Take note, dog-lovers: you'll find a couple of canine-centered books amongst the releases, one in fiction, one in non.
Clint: A Retrospective
by Richard Schickel, Clint Eastwood (Introduction)
Uncharacteristic as it may be, I imagine Clint Eastwood might be a little choked-up about the publication of Clint: A Retrospective by prominent film critic and celebrated documentary filmmaker Richard Schickel. The Tinseltown and American icon could conceivably be squinty-eyed with emotion — to hold back a tear or two, no doubt – and find his voice has a catch, or a catch-phrase or two, as he tries to speak.
But who could blame him for any pride and gratitude felt over a project that, amongst Schickel's enlightening commentary, celebrates his 50-year, 60-film career with over 300 images, including stills from superb cinematic performances, and behind-the-scenes photos? From "spaghetti westerns" and Dirty Harry to Invictus, Clint salutes its subject as both actor and director, for his musical compositions, and as multiple Oscar-winner for his achievements in front of and behind the camera, contributing to his continuing allure and his critical and box office success.
Abraham Lincoln: Vampire Hunter
by Seth Grahame-Smith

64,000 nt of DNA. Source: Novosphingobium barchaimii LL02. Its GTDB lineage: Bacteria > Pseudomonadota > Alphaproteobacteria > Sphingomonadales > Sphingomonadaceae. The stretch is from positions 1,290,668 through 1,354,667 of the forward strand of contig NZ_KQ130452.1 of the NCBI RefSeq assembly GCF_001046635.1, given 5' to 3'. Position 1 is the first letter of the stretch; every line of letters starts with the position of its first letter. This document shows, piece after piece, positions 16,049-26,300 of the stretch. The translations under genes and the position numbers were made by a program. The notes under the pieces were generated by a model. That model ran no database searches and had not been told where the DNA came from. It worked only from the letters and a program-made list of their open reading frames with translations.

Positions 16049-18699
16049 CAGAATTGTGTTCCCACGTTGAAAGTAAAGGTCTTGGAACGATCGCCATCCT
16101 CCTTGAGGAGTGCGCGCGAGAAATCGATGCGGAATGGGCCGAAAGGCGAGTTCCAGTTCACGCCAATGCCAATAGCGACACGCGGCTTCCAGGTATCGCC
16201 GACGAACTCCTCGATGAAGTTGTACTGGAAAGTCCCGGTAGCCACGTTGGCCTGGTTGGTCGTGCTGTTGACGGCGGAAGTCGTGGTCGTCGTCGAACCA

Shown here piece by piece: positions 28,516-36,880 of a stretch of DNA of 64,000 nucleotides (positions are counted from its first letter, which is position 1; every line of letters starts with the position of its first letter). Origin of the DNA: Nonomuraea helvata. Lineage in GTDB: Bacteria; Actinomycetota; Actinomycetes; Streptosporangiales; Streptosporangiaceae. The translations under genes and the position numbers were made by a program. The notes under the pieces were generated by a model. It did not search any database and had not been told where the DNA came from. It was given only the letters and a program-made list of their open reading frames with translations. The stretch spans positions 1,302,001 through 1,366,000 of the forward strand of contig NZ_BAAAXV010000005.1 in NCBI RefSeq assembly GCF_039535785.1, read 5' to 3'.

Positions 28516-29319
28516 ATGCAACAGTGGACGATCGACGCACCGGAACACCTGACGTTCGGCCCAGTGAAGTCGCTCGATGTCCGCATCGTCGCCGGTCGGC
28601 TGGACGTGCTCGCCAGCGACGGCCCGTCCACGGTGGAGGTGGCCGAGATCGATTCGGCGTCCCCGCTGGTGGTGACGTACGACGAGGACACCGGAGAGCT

Either I missed this day in school, or revisionist history has gone really awry. Or, most likely, the author of the bestselling Pride and Prejudice and Zombies is back for another monster mash-up on the history hullaballoo dance floor. The title says it all: Abraham Lincoln: Vampire Hunter, by Seth Grahame-Smith, but you'll want to know more. All is revealed with the discovery that Abe's mother was slain by a vampire, provoking Lincoln’s bloody and lifelong vendetta against vampires and their slave-owning allies. Honest. Picking up an axe to begin a campaign of vampire annihilation, the 16th President of the United States – in his role in a hidden history behind the Civil War — unearths the massive undertaking vampires play in the development and near-death of our nation, becoming the most skilled and successful vampire hunter in America. …Okay – but just think of what political hay Stephen Douglas could’ve made during the debates with this bit of sensationalism. "My opponent’s a what?"